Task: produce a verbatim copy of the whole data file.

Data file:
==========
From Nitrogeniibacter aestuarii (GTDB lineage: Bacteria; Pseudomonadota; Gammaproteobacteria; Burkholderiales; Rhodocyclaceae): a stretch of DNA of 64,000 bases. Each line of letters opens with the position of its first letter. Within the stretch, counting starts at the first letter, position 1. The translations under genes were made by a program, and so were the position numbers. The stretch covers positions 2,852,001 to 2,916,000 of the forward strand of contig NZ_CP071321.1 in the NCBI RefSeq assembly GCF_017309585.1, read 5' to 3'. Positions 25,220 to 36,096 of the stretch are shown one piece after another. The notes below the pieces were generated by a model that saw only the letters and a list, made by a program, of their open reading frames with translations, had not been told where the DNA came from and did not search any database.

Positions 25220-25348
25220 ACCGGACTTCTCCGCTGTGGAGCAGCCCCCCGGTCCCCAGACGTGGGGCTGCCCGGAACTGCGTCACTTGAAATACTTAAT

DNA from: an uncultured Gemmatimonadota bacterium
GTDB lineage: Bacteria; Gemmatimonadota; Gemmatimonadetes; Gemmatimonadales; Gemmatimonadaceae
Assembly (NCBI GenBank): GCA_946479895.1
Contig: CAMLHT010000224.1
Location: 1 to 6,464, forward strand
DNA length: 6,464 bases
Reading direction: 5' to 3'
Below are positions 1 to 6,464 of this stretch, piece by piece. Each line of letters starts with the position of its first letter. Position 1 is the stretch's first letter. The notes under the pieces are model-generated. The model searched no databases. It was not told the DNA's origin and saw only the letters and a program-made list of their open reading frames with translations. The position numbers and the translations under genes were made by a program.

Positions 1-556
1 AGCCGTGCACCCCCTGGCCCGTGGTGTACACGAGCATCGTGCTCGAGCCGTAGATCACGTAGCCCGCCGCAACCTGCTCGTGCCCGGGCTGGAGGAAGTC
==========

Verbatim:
From Nitrogeniibacter aestuarii (GTDB lineage: Bacteria; Pseudomonadota; Gammaproteobacteria; Burkholderiales; Rhodocyclaceae): a stretch of DNA of 64,000 bases. Each line of letters opens with the position of its first letter. Within the stretch, counting starts at the first letter, position 1. The translations under genes were made by a program, and so were the position numbers. The stretch covers positions 2,852,001 to 2,916,000 of the forward strand of contig NZ_CP071321.1 in the NCBI RefSeq assembly GCF_017309585.1, read 5' to 3'. Positions 25,220 to 36,096 of the stretch are shown one piece after another. The notes below the pieces were generated by a model that saw only the letters and a list, made by a program, of their open reading frames with translations, had not been told where the DNA came from and did not search any database.

Positions 25220-25348
25220 ACCGGACTTCTCCGCTGTGGAGCAGCCCCCCGGTCCCCAGACGTGGGGCTGCCCGGAACTGCGTCACTTGAAATACTTAAT

DNA from: an uncultured Gemmatimonadota bacterium
GTDB lineage: Bacteria; Gemmatimonadota; Gemmatimonadetes; Gemmatimonadales; Gemmatimonadaceae
Assembly (NCBI GenBank): GCA_946479895.1
Contig: CAMLHT010000224.1
Location: 1 to 6,464, forward strand
DNA length: 6,464 bases
Reading direction: 5' to 3'
Below are positions 1 to 6,464 of this stretch, piece by piece. Each line of letters starts with the position of its first letter. Position 1 is the stretch's first letter. The notes under the pieces are model-generated. The model searched no databases. It was not told the DNA's origin and saw only the letters and a program-made list of their open reading frames with translations. The position numbers and the translations under genes were made by a program.

Positions 1-556
1 AGCCGTGCACCCCCTGGCCCGTGGTGTACACGAGCATCGTGCTCGAGCCGTAGATCACGTAGCCCGCCGCAACCTGCTCGTGCCCGGGCTGGAGGAAGTC